Well now, apparently, “just increased certainty around the direction of U.S. rates” is a bull thesis for EM all by itself.
I mean, there’s something to that – you don’t really want “decreased” clarity around the direction of U.S. rates – but the second bullet point in the latest missive from Bloomberg’s Mark Cudmore comes across as uncomfortably close to suggesting that somehow a more hawkish Fed would be good for emerging market flows (and flows into risk assets more generally) simply by virtue of the “certainty” that would come with having a better idea about what it is they’re going to do. I’m not sure we want to go down that road.
Additionally, the timing of what you’ll read below leaves a little something to be desired given the miss on China’s October PMI, but with all of that said, the following is worth a skim because God knows it hasn’t paid to be skeptical on the way to fading the rally in anything with an “EM” prefix, so why start now?
- Clarity around the next Fed chair, and hence the rate path, should provide a boost to global assets, particularly emerging markets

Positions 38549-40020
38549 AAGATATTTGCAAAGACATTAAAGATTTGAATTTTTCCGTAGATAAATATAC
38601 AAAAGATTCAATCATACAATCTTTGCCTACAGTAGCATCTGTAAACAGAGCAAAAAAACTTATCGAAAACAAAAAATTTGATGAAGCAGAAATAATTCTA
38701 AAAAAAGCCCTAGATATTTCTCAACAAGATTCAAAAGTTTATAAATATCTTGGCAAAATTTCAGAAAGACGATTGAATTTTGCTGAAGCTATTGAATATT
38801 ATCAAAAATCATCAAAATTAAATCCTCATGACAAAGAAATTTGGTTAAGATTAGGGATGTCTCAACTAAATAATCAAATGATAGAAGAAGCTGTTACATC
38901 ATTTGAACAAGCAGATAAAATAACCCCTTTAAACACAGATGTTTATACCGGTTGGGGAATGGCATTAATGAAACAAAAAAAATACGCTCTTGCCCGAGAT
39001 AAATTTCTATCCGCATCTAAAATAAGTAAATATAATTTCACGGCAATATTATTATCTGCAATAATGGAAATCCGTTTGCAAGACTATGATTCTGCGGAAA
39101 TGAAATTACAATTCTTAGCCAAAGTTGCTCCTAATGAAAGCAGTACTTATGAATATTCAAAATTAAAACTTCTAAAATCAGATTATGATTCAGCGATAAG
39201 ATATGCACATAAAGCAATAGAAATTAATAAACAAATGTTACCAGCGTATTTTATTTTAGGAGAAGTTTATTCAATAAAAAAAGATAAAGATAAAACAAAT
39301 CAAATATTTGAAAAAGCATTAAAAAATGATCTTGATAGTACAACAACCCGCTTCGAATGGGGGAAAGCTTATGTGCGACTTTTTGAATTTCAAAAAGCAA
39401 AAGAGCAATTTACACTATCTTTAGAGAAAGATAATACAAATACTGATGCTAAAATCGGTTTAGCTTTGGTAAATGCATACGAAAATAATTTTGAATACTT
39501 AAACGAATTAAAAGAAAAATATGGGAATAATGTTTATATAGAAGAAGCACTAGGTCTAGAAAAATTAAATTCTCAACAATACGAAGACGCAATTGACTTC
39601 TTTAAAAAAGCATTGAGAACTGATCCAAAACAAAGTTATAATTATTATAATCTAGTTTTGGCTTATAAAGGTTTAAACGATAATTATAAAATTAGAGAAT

- As argued in this column on Monday, it’s hard to see any nominee who doesn’t lead 10-year Treasury yields to fall. But even just increased certainty around the direction of U.S. rates will likely be a catalyst for fresh inflows to riskier assets globally
- The world economy remains exceptionally supportive. The year remains on track to see the fastest expansion since 2011, the IMF reckons. And next year is meant to be better again
- High- frequency data confirm the momentum. For the past two months, JPMorgan’s Global Manufacturing PMI has recorded the highest readings since at least October 2014
- Asia remains at the forefront of this positive story. Almost all the fastest growing economies in the world in 2018 will be in Asia. The economies of India, the Philippines, China, Vietnam and Indonesia are all set to see expansions exceeding 5%
- We’re roughly halfway through reporting season and global equity earnings still look supportive, even if Europe is a little weak. Results have been particularly strong in Asia, where data compiled by Bloomberg show earnings of MSCI Asia Pacific Index companies beating estimates by an average of more than 12%
- FX performance plays a critical role in impacting total returns for the global investor and the prospects for Asian FX looks very bright. According to IMF purchasing-power-parity metrics, the most undervalued currencies in the world are all in Asia: INR, IDR, MYR, PHP and THB
- And all the lowest volatility ones as well, according to 1- year implied vols: SGD, THB, TWD, CNH and PHP
- It’s been a great year for global equities and emerging markets assets, particularly in Asia. There’s a least one more solid round of this theme still to play out